The tale of two houses

As I see our Parliament conduct business, I feel our system is about to collapse, writes Khushwant Singh.

india Updated: Aug 19, 2006 10:34 IST

The more I see the way our two Houses of Parliament conduct their ‘business’, the more I feel that our Parliamentary system of governance is on the verge of collapsing.

Most of my friends agree with me. The recent monsoon session clearly showed that it has been a dismal failure. It was one adjournment after another on issues of trivial importance. Several mornings just about all the members on their feet shouting at each other.

You could not make out what they were saying. Some are known shouters. A Sardarji who has a impressive personage used to be the loudest shouter when he was with the Congress Party. He is today the champion of shouters for the BJP. In all the years he has been an MP, I haven’t heard him make a single coherent speech. There are quite a few others like him.

The Opposition has to answer a few awkward questions. With the total bankruptcy of positive ideas to pillory the government, it has taken up issues of marginal interest to the people. Was there a mole in an earlier Congress-led government? How did the Pathak report get leaked to the media? There were reasons for concern but these scarcely needed to bring proceedings of the House to a standstill. Worst of all, Advani’s bad mouthing the Prime Minister and Vajpayee’s casting aspersions on the fair-mindedness of the Speaker were in bad taste. I often watch proceedings of both Houses and can vouch for the impartiality of both Bhairon Singh Shekhawat and Somnath Chatterjee. The latter has to often act like a schoolmaster. What choice does he have when he has to deal with a class of many hundred who behave like unruly children!

Would a presidential form of Government suit us better? I am in two minds about it. But if the one we have fails to function, we will be left with no other choice.


The first time I met Nandini Satpathy was at a dinner given in her honour by Dr Bannerjee in Bombay. It was more than 30 years ago. She was a minister in Mrs Gandhi’s cabinet. Though the liquor flowed, she did not take a drop; while everyone was trying to impress her, she hardly said a word. She sat quietly, shyly looking at the floor. She ate little and left soon.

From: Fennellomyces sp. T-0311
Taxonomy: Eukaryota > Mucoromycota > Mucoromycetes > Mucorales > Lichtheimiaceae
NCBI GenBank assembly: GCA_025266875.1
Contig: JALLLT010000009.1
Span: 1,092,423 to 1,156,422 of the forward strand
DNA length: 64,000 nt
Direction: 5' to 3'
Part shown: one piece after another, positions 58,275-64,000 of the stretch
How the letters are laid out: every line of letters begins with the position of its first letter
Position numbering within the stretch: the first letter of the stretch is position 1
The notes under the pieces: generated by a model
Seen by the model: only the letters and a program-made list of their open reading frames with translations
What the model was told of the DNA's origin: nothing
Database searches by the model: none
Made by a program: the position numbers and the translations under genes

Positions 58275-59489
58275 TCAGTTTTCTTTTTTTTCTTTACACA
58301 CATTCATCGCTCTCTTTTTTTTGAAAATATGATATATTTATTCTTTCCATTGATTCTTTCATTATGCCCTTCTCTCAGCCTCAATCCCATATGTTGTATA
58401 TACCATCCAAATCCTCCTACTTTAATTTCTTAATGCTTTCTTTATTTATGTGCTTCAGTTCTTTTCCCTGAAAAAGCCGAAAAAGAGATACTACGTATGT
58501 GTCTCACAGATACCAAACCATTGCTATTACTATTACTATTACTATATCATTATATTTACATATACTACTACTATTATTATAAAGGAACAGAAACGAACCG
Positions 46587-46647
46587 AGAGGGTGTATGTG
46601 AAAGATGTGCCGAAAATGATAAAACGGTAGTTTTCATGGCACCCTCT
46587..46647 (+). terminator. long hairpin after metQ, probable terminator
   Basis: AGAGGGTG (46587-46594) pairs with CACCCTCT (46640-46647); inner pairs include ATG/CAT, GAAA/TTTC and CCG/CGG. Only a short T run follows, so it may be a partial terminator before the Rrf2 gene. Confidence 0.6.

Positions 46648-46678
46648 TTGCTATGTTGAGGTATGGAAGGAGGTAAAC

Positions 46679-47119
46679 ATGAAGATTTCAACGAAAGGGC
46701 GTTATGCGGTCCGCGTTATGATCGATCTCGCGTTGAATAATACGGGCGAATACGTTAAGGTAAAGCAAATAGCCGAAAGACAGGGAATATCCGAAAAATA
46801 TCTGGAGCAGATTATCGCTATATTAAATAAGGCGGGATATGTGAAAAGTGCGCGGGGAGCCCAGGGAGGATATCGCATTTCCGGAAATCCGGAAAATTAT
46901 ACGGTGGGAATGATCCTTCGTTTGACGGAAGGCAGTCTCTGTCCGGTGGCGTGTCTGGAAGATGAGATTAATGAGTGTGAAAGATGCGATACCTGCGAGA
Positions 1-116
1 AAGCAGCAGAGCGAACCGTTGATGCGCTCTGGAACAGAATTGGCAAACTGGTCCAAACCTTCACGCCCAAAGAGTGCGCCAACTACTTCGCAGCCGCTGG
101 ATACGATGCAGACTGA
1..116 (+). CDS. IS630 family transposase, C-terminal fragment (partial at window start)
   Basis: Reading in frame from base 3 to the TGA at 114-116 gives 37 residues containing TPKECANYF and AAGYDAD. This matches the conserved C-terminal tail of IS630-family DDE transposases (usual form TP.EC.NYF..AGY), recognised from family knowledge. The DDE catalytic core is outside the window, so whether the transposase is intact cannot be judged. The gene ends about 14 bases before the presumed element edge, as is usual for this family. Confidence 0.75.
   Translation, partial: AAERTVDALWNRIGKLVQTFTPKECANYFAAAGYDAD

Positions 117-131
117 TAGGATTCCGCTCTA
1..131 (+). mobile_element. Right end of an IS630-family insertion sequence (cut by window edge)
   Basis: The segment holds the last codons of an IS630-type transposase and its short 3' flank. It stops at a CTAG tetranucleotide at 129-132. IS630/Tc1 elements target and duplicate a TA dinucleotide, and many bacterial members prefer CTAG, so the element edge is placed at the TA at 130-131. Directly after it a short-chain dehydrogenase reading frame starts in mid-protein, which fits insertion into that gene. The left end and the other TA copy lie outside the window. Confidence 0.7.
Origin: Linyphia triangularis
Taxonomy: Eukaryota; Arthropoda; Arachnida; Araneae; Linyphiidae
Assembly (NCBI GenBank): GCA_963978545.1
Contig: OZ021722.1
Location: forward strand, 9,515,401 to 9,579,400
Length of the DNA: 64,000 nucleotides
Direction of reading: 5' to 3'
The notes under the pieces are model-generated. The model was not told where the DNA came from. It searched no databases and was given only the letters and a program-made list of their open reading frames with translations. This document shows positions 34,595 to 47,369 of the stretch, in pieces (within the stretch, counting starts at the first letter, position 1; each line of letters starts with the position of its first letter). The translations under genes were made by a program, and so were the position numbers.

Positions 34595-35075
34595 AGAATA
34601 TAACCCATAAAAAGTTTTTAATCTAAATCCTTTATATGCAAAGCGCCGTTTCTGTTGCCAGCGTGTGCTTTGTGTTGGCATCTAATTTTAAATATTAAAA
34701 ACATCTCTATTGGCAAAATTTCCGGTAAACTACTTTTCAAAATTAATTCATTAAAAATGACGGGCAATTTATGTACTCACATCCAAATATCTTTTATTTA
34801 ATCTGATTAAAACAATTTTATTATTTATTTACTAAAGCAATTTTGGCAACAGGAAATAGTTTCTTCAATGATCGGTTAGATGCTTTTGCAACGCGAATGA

Some weeks later the Blitz published excerpts from her son Tathagata’s diary recording his impressions of her behaviour and of the dinner party at Dr Bannerjee’s. He had many nasty things to say about her. But he was not present in the party.

I promptly wrote to the Blitz contradicting whatever it had published. My letter was published as a boxed item. Nandini called me on the phone to thank me and accepted my invitation to come home for dinner. I could not understand what made her favourite son, later editor of Dharitri and now an MP, to write such about his mother.

We welcomed Nandini in our home. I offered her a Scotch expecting her to say no. But she took one, then another and a third. She would not eat anything. My wife refused to give her another drink and gently helped her go back into her car. I realised Nandini had a serious drink problem. We became friends and whenever she was in Delhi she made it a point to spend some evenings with us.

She invited me to Bhubaneswar and took me round to important places in Orissa. I sensed her immense popularity in the state. Men and women rushed to touch her feet. She had been the CM of Orissa twice. She not only won her elections hands down but also helped her husband and later her son win theirs. Like her father Panigrahi, she wanted to make her mark as a poet and short storywriter. She sent me some of her work. I was not impressed. I asked her about her drink problem. Part of it was caused by her husband’s violent reaction to her drinking openly and enjoying it. So she got into the habit of gulping down gin, that looks like water, that she kept hidden in her bathroom. We had many long sessions chatting and enjoying our drinks in a relaxed atmosphere. I became very fond of her.

Then Nandini stopped coming to Delhi or writing to me. I could sense she was in poor health. She brought it on herself. When I read of her death on August 4, at the age of 75, something inside me snapped.

Singh’s secrets

Secrets lie buried in human hearts,
They can’t remain forever in a cage
Every secret has a limited life
It bursts on attaining a certain age.
After several years VP Singh has revealed
(Though he is now out of office and down)
“Zail Singh proposed to make me Prime Minister
But I politely refused to wear the crown.”
“There was an American mole in Rao’s regime,”
Says Jaswant Singh, our ex Foreign Minister,
Though he has not divulged his name
His intention does not seem to be sinister.
Two Singhs have already disclosed their secrets
Guess, what has Manmohan Singh in his pack?
“Sonia Gandhi always supports and stands by me
It is my colleagues who stab me in the back.”

(GC Bhandari, Meerut)

Laluji’s menu

Lalu Yadav was travelling by air to London. Came lunchtime and an airhostess asked: “Sir, are you vegetarian or non-vegetarian? “Neither,” replied Laluji, “I am Indian.”

The airhostess put the same question in Hindi: “Sir, are you shakahari or masahari?” “Neither,” replied Laluji, “I am 100 per cent Bihari.”

(HC Singh, New Delhi)

First Published: Aug 19, 2006 03:45 IST